# Introduction to Decimals

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In this pdf we will discuss about decimals. A decimal may have both a whole-number part and a fractional part. The whole-number part of a decimal are those digits to the left of the decimal point. The fractional part of a decimal is represented by the digits to the right of the decimal point.
1. What is a
2. What is a decimal?
A decimal is similar to a fraction –
It’s not a whole number.
Rather than saying ½, we can say 0.50
Instead of writing 1/10, we can say
one-tenth or 0.1.
It’s simply another form of a fraction.
3. What is a decimal?
A decimal is a part of a number. We use
decimals most often when we are talking
\$13.45
How would you read this number?
4. \$13.45
Thirteen dollars and forty five cents.
Remember:
You do not need to use the ¢ when your
money amount is greater than \$1.
5. What does the .45 mean?
.45 is the same thing as saying 45¢ .
It means that it is only a part of a dollar.
It is not the whole dollar.
6. Why do I have to understand
decimals?
This is a good question.
We need to understand what the value of
each number means in order to
understand what we are talking about.
Here is an example:
A shirt costs \$12.05, but when I wrote the
number down I wrote \$12.5.
What’s wrong with this?
7. Why is \$12.5 wrong?
\$12.5 really is saying \$12.50, because when we
read how much something costs it always has
two places after the decimal point.
If we don’t have a digit after the first number we
must assume it is a zero. However, when we
read \$12.05, the zero is the place holder so we
know it is 5¢ and not 50¢. That is a 45¢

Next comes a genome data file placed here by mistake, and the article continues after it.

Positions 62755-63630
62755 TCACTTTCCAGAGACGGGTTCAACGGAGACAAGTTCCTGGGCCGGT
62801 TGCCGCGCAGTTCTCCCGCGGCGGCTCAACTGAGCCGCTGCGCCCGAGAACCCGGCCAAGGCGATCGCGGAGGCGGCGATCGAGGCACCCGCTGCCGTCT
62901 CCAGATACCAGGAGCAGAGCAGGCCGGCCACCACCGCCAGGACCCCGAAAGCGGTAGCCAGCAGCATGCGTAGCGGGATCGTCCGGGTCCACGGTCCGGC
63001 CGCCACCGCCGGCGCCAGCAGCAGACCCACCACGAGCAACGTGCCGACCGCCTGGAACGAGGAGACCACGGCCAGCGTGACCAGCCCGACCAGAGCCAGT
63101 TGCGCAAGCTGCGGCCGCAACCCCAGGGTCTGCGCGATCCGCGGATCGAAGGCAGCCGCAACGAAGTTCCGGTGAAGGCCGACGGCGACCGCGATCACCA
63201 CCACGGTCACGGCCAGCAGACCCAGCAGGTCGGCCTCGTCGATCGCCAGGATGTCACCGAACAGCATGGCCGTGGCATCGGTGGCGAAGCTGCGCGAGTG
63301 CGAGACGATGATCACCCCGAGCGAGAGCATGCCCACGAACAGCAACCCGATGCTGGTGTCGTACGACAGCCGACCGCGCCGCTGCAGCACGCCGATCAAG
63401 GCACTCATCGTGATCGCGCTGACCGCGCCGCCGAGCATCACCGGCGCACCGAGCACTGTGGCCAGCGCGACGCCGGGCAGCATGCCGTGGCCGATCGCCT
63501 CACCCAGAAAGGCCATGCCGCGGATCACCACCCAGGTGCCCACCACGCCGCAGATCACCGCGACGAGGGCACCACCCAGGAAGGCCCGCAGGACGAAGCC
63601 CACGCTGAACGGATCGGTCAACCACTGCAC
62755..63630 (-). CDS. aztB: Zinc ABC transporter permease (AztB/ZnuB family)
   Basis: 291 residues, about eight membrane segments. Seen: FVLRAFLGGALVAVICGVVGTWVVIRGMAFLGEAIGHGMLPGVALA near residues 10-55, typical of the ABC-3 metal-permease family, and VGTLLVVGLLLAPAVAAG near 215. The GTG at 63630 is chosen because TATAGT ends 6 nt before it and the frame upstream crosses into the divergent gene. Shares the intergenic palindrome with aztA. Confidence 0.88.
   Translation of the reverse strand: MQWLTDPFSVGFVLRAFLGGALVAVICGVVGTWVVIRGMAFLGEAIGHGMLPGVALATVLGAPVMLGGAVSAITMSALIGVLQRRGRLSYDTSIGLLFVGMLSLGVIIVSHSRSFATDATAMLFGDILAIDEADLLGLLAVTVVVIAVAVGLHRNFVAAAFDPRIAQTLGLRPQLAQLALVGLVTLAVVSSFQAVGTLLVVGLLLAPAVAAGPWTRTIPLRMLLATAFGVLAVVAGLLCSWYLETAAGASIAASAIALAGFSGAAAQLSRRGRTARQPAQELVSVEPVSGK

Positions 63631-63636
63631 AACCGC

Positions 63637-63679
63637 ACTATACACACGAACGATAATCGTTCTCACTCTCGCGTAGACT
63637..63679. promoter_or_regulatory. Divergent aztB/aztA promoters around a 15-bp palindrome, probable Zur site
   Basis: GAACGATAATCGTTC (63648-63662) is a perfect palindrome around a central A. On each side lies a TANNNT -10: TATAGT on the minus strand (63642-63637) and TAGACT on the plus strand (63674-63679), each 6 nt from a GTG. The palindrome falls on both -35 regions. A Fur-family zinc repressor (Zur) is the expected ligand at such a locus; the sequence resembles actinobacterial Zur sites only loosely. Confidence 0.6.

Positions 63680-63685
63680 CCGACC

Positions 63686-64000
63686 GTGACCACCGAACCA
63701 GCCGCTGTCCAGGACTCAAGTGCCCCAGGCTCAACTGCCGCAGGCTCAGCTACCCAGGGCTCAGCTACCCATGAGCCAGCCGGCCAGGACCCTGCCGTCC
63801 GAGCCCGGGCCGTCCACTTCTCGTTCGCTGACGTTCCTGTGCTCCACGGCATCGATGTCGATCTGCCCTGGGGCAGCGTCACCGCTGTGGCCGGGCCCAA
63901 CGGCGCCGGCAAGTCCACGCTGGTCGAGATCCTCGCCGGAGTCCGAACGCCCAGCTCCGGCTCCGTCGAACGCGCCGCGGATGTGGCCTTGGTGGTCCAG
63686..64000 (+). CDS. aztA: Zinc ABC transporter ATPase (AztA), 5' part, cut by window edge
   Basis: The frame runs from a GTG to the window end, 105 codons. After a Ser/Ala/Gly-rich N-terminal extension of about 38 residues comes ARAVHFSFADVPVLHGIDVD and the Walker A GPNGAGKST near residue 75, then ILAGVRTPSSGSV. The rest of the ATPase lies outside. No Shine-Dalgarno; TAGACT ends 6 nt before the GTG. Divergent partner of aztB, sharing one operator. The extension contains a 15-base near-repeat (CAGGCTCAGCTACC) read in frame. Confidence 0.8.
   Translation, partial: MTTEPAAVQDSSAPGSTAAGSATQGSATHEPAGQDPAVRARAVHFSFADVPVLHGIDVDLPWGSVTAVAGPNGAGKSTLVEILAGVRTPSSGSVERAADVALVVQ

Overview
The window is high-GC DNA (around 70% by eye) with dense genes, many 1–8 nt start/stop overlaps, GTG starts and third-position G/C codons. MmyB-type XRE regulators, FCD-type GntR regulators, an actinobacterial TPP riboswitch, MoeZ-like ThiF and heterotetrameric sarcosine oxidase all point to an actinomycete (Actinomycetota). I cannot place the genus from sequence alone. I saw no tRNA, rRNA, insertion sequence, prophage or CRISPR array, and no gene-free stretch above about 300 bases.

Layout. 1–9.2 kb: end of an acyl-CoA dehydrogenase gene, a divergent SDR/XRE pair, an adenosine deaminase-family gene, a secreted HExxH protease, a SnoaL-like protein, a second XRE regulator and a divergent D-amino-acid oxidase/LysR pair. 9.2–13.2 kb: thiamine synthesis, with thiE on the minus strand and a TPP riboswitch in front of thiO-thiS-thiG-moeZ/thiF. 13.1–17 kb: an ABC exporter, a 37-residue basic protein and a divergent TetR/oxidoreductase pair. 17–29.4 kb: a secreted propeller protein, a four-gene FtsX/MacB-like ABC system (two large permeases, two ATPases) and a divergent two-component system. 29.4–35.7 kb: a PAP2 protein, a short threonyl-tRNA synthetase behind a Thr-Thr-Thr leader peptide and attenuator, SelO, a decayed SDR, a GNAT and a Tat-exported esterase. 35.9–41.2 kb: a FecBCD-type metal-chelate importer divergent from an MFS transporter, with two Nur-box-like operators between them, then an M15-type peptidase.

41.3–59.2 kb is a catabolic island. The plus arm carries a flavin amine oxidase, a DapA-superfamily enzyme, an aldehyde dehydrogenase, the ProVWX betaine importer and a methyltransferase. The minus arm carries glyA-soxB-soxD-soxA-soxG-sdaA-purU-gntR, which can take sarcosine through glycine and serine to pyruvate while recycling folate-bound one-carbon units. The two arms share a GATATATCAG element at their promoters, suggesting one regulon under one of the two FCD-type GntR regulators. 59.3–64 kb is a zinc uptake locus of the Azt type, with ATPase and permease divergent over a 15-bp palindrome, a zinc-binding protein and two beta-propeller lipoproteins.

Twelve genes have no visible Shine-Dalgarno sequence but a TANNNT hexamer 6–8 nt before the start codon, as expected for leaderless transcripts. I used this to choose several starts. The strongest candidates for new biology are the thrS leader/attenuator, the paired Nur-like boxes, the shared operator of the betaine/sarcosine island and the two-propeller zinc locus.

difference. I can get a piece of gum for that
amount!
8. Let’s Look at Some Place Value
One Ten One Ten Cents
Hundred Dollars Dollar Cents
1 3 7 8 2
Hundreds Tens Ones Tenths Hundredths
1 3 7 8 2
AND
9. How do I read a decimal?
If you look at the number 12.3, you say:
Twelve and three tenths.
If you look at the number 12.35, you say:
Twelve and thirty-five hundredths.
If you look at a number 12.05, you say:
Twelve and five hundredths.
Now you practice saying them!
10. Let’s Write these Numbers in
Expanded Form
If we are using money, it would look
like this:
\$100 + \$30 + \$7 + 80¢ + 2¢ = \$137.82
If we are using decimals, it would
look like this:
100 + 30 + 7 + .8 + .02 = 137.82
11. How do I Compare and Order
decimals?
7.3 and 7.03 – Which is larger?
ORGANIZE – Write the numbers vertically by lining up the decimal
points.
7.3
7.03
EQUALIZE – Add a zero to make the numbers all have the same
number of digits
7.30
7.03
7.30 > 7.03
12. Compare and Order –
Another Example
Order from least to greatest: 12.34; 12.4; 12.43; 12.3
ORGANIZE – Write the numbers vertically by lining up the decimal points.
12.34
12.4
12.43
12.3
EQUALIZE – Add a zero to make the numbers all have the same number of digits
12.34
12.40
12.43
12.30
ORDER – Start with the largest place and write the decimals in order.
12.30; 12.34; 12.40; 12.43
13. When else do we use decimals?
• Weight (He weighed 85.5 lbs)
• Temperature (It was so cold today, it was
only 43.7°)
• Measuring distances (example: the race
was a 5 kilometers or 3.1 miles long
• Can you think of any other times?